(Aug. 16, 2013) The reconstruction of Station 4, the Ocean City Fire Department’s 130th Street outpost, looks to be a done deal as City Council approved a final price for the facility’s construction this week just shy of $2.7 million.
Savings over the budgeted cost of the project will be used to convert the city’s parks maintenance warehouse on Jamaica Avenue into a temporary fire station while the work is being completed.
The winning bid for construction was Gillis Gilkerson of Salisbury at a price of $2,692,018, City Engineer Terry McGean said. Even with $131,125 in architectural fees added, the total figure is still well under the $3.35 million allocated to the project. The city borrowed that money in a 2012 municipal bond issuance.
The department named the rebuilding of the 130th street substation as its top priority for capital projects back in 2009, due to the concentration of high rises and year-round residents in the area Station 4 serves.
Federal stimulus money was anticipated for the project but never came through, leaving the preliminary plans for the building to sit until the city could leverage a bond to borrow for the project.
Although the facility has been scaled back considerably from its initial proposal, including eliminating a number of energy-efficiency designs that would’ve been beneficial but too expensive, the new building will still provide 11,500 square feet of space.
The engine bay and garage will have over one-third more room than the current Station 4. Accommodations for live-in crews, such as a kitchen, are also in the plans.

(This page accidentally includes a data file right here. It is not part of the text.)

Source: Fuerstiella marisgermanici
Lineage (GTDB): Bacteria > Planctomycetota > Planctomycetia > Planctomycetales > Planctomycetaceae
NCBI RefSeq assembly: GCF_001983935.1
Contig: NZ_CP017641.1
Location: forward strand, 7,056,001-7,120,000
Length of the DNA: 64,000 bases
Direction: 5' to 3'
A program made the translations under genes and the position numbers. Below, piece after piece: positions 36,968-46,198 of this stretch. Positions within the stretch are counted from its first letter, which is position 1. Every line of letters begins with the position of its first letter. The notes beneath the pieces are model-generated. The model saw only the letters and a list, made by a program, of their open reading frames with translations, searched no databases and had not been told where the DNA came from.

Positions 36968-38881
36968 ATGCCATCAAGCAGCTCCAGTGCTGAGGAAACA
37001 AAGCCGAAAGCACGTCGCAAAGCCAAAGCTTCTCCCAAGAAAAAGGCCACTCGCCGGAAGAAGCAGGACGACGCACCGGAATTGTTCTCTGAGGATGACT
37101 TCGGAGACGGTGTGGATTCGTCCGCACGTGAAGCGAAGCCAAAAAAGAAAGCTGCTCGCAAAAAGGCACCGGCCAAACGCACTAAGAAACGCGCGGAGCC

Construction of the new station is expected to begin in September, McGean said. While work is under way, the OCFD will relocate its operation to the Park and Recreation Department’s garage at the northern terminus of Jamaica Avenue, only a few blocks from the station.
“We looked at four alternative locations,” said OCFD Chief Chris Larmore. These included the Bethany Beach Fire Company’s Station 2 in Fenwick Island, the Ocean City Public Works station on Gorman Avenue, the Ocean City Beach Patrol post on 130th Street and the parks building.
“The goal was to try to keep us as close to the existing building as we could, because that location has proven to be the best for response,” Larmore said.
The parks building would require limited modification to be used as a firehouse, since it already has garage doors large enough to for the engines.
“They also have an area that we could pretty easily convert to a live-in area,” Larmore